Just another day

When you’re feeling helpless, help someone.

That’s the whole premise of this blog, and that is the only solution I can think of for… well… everything.

Today is just any other day in America. We’ve barely removed the crime scene tape from the site of one mass shooting when another has been reported (14 dead in San Bernardino, and an active shooting in Savannah now). I’ve spent the better part of the day reading article after article about gun control, election reform, mental health, and any number of other issues that combined – could justmaybepossibly reduce the number of gun deaths in this country. And as my mind wanders I start to think about Wayne LaPierre, and what kind of morally bankrupt person would continue to get out of bed in the morning to try to protect a Constitutional Amendment that has been responsible for the deaths of so many US citizens. I can’t believe the Founding Fathers wanted that.

Speaking of whom, didn’t they themselves believe in an evolving government. Didn’t Thomas Jefferson himself say “I am certainly not an advocate for frequent and untried changes in laws and constitutions. I think moderate imperfections had better be borne with; because, when once known, we accommodate ourselves to them, and find practical means of correcting their ill effects. But I know also, that laws and institutions must go hand in hand with the progress of the human mind. As that becomes more developed, more enlightened, as new discoveries are made, new truths disclosed, and manners and opinions change with the change of circumstances, institutions must advance also, and keep pace with the times. We might as well require a man to wear still the coat which fitted him when a boy, as civilized society to remain ever under the regimen of their barbarous ancestors.”

Then I think about repealing the Second Amendment, and what that would require. I think about all the politicians who would have to sack up and risk losing elections to stand up to – not only the gun lobby – but to their constituency who – let’s be honest – is full of people who are too navel-gazing to consider that their Constitutionally held right is at least partially responsible for mass carnage EVERY. GODDAMN. DAY.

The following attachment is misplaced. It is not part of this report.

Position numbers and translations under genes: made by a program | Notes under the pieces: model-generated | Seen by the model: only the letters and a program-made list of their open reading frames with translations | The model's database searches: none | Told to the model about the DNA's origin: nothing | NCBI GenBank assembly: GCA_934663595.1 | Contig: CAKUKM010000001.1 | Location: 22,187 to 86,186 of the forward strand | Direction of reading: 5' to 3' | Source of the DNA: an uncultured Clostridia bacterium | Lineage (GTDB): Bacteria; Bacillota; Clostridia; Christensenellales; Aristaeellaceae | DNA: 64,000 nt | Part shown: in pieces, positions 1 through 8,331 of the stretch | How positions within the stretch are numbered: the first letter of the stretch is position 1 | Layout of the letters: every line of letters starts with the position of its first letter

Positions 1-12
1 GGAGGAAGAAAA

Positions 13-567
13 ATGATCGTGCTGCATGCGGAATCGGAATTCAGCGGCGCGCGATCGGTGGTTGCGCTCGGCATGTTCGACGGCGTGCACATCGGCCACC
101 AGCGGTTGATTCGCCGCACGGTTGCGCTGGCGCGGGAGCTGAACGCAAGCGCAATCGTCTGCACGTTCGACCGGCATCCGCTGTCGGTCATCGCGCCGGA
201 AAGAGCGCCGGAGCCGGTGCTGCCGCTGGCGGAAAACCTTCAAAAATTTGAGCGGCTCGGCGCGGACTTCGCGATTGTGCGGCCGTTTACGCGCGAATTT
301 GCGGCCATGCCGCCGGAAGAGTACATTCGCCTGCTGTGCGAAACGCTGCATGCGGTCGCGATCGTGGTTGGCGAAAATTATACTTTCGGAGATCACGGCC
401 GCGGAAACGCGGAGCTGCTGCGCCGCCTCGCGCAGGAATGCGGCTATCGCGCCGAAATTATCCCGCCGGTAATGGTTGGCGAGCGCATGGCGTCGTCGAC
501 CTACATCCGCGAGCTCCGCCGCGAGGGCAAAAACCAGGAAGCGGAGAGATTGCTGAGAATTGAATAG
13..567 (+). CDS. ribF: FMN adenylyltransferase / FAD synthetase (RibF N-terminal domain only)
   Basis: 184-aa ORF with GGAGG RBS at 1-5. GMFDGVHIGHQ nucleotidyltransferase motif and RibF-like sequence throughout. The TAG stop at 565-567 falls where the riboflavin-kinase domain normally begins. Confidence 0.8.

I think about the hypocrisy of people who support gun ownership in the morning, and picket Planned Parenthood in the afternoon. I read status updates on Facebook written by Republican friends and my heart starts pounding in my ears and I start thinking thoughts like “Wouldn’t it be great if some nutjob rolled into a gun show/NRA meeting/Republican convention and started shooting up the place? I wonder how many good guys with guns it would take to bring him down?”


That’s it.

That’s the moment I realized that none of my reading, my Facebook ranting, my calls/emails to my Senators mattered. What we as a nation (and a world quite fucking frankly) are suffering from isn’t a legislative problem. It’s a sickness in the soul. The fact that this situation has driven me – a very peaceful person – to even consider that the solution to mass shootings is another mass shooting, it means that something within me is broken. I don’t know what it is, but I HAVE TO work on finding out and becoming a better person. Why? Because WE. ARE. NEVER. GOING. TO. SOLVE. THIS. PROBLEM.

Our children are.

They’re going to solve it by growing up in a world where mass shootings are commonplace. But more important than the shootings is the response. If our response to shootings is anger, fear, blame, and violence, then that is what our children will learn. And they will grow up learning to respond to injustice and violence with more injustice and violence. I can no longer allow myself to get upset when this shit happens. All I can do – all any of us can do – is wake up, try to be a better person than we were the day before, and do good deeds. That’s it. That’s the ballgame. Because we can’t change other people – politicians, potential gunmen, law abiding gun carrying citizens. We CAN, however, influence the next generation to want to create a world where they love their neighbors, not fear them. Where the mentally ill are cared for, not shunned. Where they not only have no need for guns, they have no desire either. And where no matter what horrible thing happens, their instinct isn’t to solve it with another horrible thing.


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